Monica: In December of 2007, after a desperate battle with addiction, I watched my husband leave our home and embark upon his own perilous journey to sobriety and another lease on life. The nature of this specific rehab included the family by inviting us (wives, parents, siblings) to participate in their family-system healing course from the disease of codependency and addiction. In the ensuing heartbreak and cracking open of prior patterns of behavior and incorrect beliefs, what I needed was support. What I needed, was someone who understood. And this need was driven deeper each week when I would glimpse intimacy in ways I never knew existed: These broken men (from all walks of life) would hold each other while they wept, would call each other out on aspects of denial and emotional sabotage, and would touch each other so gently - so innocently and with a vulnerability that made me weep as I walked through the frigid cold to drive home - alone.
The apparent unfairness was a blaze of pain; my husband got a sixty day (plus ninety more out-patient) sabbatical while I was completely alone to pay the bills, raise the children, feed the children, run the home, stave off collectors and foreclosure, somehow work for a paycheck, and all the other responsibilities that a couple is meant to share. And then, I was supposed to find the time and energy and resources to work on my own emotional health? Impossible, to say the least. And while the logic was clear; yes, my husband had to take those sixty days or he would die, it did nothing for the lonely ache in my own heart and the raw and unbearable hopelessness that followed me day and night.
And when I finally obtained some courage to share with others what I was going through, I was more often than not met with unsolicited, unhelpful advice or cruel judgment that threatened my already tenuous grasp on sanity and hope. What I wanted was the intimacy I watched grow between the men of that rehab. What I needed, was a support system of women who, instead of tearing each other down or endlessly comparing and striving to be more perfect than their fellow sisters, would simply listen to my struggles and heartbreak and triumphs. Listen, without advising. Validate me, without ulterior motives of dishonesty, gossip or self-aggrandizement. Empower me, in the spaces where I cannot see my progress because I am drowning in grief and the overwhelming details of my life. And be a Mirror for me, when denial would serve to keep me captive in self-pity and anger.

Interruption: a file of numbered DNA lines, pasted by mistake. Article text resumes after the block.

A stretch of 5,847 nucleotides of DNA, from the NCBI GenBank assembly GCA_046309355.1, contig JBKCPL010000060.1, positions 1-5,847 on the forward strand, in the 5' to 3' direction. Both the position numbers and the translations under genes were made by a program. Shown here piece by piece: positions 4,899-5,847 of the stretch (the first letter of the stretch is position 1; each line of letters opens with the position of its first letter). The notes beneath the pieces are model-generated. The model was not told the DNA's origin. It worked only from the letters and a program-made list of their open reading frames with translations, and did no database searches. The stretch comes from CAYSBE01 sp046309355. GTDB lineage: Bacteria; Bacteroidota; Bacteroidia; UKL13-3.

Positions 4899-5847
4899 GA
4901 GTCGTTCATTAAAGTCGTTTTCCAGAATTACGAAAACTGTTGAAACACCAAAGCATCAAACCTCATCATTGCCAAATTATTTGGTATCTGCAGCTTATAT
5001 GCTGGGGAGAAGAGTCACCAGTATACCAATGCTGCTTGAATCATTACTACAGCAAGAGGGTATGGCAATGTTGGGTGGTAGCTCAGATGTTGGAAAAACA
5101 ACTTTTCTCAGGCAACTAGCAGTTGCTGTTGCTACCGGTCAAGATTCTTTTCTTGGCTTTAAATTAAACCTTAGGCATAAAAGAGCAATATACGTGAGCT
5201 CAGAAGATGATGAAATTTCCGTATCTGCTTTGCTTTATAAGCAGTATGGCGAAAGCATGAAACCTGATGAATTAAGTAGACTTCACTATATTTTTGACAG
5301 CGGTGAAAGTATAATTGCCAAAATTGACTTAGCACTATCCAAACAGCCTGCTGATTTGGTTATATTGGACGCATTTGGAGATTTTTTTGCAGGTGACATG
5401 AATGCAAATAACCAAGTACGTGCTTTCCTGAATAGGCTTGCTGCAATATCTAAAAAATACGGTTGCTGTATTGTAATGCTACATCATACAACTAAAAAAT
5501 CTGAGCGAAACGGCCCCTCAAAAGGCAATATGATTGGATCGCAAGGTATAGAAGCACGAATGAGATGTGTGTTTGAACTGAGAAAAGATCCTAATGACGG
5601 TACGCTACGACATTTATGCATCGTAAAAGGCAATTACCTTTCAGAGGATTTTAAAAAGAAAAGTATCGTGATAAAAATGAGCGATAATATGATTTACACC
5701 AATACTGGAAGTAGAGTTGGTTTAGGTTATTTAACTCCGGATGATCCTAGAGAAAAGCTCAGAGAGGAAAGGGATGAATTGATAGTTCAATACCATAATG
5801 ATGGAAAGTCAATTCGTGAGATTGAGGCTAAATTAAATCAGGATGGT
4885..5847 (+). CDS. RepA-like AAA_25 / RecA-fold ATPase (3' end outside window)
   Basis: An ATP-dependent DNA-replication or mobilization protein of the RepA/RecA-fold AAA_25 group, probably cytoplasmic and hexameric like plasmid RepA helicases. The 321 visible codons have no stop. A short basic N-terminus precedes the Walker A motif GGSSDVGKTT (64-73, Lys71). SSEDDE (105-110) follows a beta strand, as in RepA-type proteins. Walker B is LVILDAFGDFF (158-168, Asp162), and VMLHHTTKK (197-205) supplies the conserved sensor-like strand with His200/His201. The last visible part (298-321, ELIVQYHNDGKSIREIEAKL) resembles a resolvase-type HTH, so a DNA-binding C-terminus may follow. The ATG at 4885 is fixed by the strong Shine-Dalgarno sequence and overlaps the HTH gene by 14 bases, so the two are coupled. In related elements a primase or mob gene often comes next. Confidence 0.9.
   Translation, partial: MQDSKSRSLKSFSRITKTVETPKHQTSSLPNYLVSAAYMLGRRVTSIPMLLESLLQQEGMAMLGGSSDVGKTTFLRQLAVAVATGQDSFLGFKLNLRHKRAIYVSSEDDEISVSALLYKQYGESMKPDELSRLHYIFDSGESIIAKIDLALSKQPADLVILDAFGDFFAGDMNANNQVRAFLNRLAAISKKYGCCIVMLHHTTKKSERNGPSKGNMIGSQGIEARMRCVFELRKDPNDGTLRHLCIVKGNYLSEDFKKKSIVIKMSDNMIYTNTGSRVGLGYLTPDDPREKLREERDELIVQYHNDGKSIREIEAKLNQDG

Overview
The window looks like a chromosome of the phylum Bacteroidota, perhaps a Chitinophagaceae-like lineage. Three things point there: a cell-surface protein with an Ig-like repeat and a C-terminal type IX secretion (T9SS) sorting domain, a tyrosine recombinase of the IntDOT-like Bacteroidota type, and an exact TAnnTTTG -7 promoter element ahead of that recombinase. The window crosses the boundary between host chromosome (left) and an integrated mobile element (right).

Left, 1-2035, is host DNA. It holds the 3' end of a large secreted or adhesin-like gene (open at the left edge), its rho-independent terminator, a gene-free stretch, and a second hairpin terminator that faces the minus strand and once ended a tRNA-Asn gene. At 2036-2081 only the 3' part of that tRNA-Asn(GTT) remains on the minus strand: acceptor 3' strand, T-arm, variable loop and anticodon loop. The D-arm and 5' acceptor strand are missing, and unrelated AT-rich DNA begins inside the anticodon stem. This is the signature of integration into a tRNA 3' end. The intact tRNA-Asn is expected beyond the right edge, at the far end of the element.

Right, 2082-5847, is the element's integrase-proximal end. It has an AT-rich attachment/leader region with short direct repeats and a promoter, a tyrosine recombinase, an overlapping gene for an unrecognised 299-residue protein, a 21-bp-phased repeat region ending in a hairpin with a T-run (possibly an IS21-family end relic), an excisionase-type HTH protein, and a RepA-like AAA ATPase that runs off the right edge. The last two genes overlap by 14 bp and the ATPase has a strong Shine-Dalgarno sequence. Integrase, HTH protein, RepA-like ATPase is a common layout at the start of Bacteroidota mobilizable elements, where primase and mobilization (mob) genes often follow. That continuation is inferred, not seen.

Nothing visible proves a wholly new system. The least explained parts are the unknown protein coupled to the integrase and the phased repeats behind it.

Slowly, as I chose to make room for myself despite the odds, some light began to filter through. And in that sliver of light came the inspiration and unquenchable prompting to create such a support group that I sought to find. When there is a need, there is opportunity to create the solution. And with the help of my God, my dearest friend and fellow warrioress Jen Sturgis, HOYH began on a cold winter night on January 30, 2010. Addiction may have been my detail, but it is not my definition. We all have our different details that make us need one another, and HOYH was born out of such need. Ultimately, it is a place where we may both provide and receive respite, service, relief, peace, inspiration and encouragement.